Choosing the best eggs for IVF


Choosing the best eggs for IVF

Choosing the best eggs for

BROWN (US) - Gathering genetic information without harming the eggs will help us identify which eggs will possibly become the most viable embryos for in vitro fertilization states a new procedure

Based on the findings published in the Journal of Biological Chemistry, it appears that a team of biologists and physicians, in a scientific first, were able to sequence mRNA or the transcribed genetic material in egg cells in smaller structures pinched off from them called “polar bodies.”

The finding also states that the researchers were able to determine the genetic activity of host eggs was faithfully reflected in their respective polar bodies by comparing the gene expression sequences of both.

The director of the Center for Reproduction and Infertility at Women & Infants Hospital, Sandra Carson who is also a co-author and professor of obstetrics and gynecology at Brown University says that they can now consider the polar body a natural cytoplasmic biopsy

The cells dispense with the second copies of chromosomes they don’t need as sex cells in the polar bodies. Egg’s mRNA is the genetic material when a cell is set to make proteins based on genetic instructions after the genes have been transcribed whose microcosm is captured by the polar bodies nevertheless.

Pairs of genes

Just after becoming the first to find mRNA in human polar bodies last year, the team has now established that what is in the polar bodies is a good proxy for what is in the eggs after transcribing it in 22 pairs of human eggs and their polar bodies.

Gary Wessel, professor of biology, says that the task wasn’t easy given that only little mRNA is present in polar bodies. Lead author and graduate student Adrian Reich and second author Peter Klatsky’s combination of clever amplification and analysis techniques helped the team to get it done.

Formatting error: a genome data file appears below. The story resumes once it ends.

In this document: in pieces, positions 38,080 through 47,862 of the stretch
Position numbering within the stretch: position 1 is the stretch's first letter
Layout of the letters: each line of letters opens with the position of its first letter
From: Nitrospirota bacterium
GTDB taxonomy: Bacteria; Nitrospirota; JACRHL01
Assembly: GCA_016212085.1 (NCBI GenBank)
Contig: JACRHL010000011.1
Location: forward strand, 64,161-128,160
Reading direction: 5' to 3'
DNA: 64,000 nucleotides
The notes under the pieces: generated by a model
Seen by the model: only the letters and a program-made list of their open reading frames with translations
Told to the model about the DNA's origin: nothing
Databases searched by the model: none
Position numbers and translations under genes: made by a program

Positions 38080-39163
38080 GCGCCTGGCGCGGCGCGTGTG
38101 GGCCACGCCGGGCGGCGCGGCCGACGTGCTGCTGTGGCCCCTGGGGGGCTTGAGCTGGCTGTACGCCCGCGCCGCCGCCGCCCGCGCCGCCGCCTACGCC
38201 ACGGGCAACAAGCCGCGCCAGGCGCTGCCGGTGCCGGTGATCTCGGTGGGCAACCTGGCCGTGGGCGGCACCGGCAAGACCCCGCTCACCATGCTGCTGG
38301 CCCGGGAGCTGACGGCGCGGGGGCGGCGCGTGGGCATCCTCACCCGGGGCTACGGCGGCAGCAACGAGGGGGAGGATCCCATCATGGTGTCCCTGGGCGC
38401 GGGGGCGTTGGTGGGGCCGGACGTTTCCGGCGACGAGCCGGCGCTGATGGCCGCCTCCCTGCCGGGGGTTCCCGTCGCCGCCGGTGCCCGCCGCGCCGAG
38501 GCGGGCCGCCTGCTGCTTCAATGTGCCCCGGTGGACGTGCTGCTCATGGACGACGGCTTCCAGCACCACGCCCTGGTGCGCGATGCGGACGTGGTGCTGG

Wessel says that because there was so little material this should not have worked. He further adds that single-cell sequencing is very challenging.

The samples were analyzed in two pools of 10 cells each, comparing mRNA in 10 eggs with mRNA in the 10 related polar bodies by the team to be cautious. And they were surprised when they were able to directly sequence two individual eggs and polar bodies.

The genes expressed in the eggs surpass the count of 14,000. The rate of genes detected in the polar bodies which were also detected in the eggs was more than 90%. The 460 were also the most abundant genes in the eggs out of the 700 most abundant genes which were found in the polar bodies.

Nearing clinical use

Carson says that what’s in the egg is reflected in the polar body. He further states that we can get a clue into what is happening during the first three days of human embryo development by what we are finding in the polar body as the egg is the major driver during that time.

The next major step would be finding which genes impact embryo viability for which a clinically useful tool will be created requiring more research.

We could track the progress of the resulting embryos with the new knowledge and developed techniques in their study by analyzing the mRNA from the polar bodies of the eggs.

After knowing the key genes, the clinicians and patients would be able to pick the best eggs as they could create fast assays to look for those genes in the polar bodies. In order to choose which eggs to bank for later use we may also take the help of efficient developed technology.

Carson says they have the words, but not the sentences while explaining that they can’t find out what those messages are doing or comprehend the purpose of them in the cell function which they are hoping to resolve in the future.

Sigma-Aldrich, a research reagent supplier and see grants from Brown University office of the Provost, the Center of Excellence in Women’s Health of Women & Infants Hospital funded the research.

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